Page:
It is vital that we strive for continuous improvement by collaborating with our colleagues and stakeholders and by assessing our performance, reviewing our progress and making necessary adjustments. Our unalterable and unwavering focus is on the success of all students.
Year Two – News in Review
In a dramatic reversal from his first year as superintendent, when Tomback proposed a 2 percent salary cut for all employees, his proposed budget for fiscal year 2012 included funding for salary increases. Those increases were later negotiated to provide a 3 percent cost of living increase for all employees, plus longevity and step increases for those who were eligible.
Tomback said he recommended the increase, to be funded by Harford County government, to avoid falling further behind with employees who hadn’t had a raise in two years. But citing the still-weak economy, County Executive David Craig didn’t provide the $15.3 million needed to fund the negotiated salary boost. Craig’s budget was later approved by the County Council, throwing the school board and employee unions into renegotiations that are still in progress.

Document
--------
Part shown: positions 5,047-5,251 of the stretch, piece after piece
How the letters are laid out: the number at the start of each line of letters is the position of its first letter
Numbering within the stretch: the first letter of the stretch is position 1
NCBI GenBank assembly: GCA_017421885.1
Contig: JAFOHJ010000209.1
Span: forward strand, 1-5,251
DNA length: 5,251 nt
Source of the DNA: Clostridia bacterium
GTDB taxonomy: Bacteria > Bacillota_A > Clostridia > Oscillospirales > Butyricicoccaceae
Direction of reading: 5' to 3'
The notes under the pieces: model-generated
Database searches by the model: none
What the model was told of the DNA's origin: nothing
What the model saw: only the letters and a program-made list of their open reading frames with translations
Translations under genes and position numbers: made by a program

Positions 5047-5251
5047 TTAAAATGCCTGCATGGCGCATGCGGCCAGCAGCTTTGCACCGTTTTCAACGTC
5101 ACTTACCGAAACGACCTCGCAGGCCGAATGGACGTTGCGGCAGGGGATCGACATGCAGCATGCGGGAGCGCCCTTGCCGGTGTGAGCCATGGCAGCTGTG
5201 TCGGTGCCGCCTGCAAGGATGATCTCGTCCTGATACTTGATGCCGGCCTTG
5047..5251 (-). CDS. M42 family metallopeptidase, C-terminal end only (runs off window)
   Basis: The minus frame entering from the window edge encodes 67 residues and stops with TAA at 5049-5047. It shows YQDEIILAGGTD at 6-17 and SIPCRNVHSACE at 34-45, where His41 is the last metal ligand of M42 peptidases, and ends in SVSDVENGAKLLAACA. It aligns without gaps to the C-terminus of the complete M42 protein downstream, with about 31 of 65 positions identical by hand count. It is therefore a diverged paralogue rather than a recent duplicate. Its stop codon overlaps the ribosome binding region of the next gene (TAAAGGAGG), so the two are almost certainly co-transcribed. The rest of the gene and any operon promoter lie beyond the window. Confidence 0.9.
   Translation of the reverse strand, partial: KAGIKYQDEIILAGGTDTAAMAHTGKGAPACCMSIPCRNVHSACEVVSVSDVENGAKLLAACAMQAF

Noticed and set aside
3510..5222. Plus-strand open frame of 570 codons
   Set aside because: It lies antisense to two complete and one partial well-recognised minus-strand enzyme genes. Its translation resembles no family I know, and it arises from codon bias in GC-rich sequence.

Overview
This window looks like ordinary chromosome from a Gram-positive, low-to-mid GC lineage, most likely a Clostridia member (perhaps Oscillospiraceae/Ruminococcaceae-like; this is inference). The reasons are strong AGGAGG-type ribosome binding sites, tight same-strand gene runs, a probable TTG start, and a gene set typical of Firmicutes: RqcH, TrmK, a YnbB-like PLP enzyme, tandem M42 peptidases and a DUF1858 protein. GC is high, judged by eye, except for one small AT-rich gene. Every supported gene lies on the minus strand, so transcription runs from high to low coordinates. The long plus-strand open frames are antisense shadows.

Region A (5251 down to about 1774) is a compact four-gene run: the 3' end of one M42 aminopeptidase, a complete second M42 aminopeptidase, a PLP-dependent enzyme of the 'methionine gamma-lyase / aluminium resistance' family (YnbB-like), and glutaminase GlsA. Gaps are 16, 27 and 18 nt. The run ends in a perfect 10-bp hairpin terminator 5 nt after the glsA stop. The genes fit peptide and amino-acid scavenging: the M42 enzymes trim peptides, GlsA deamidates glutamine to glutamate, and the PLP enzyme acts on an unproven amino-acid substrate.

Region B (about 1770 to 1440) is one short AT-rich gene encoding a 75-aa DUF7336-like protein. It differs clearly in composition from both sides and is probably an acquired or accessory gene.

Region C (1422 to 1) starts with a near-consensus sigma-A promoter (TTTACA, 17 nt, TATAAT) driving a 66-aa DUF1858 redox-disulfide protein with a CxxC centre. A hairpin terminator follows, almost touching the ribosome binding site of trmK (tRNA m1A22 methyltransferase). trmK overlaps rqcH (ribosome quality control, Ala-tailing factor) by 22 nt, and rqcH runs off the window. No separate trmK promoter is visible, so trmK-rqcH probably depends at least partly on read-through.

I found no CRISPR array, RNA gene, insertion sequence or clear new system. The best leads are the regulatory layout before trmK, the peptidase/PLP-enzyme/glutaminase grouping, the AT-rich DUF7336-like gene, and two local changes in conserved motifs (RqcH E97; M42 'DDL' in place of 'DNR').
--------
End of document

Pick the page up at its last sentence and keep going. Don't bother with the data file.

New Blood and the Transfusion from Baltimore County
A management reorganization that Tomback began in year one combined with vacancies from several high level departures brought new blood to HCPS leadership–mainly from Baltimore County, where Tomback was last employed as an area superintendent.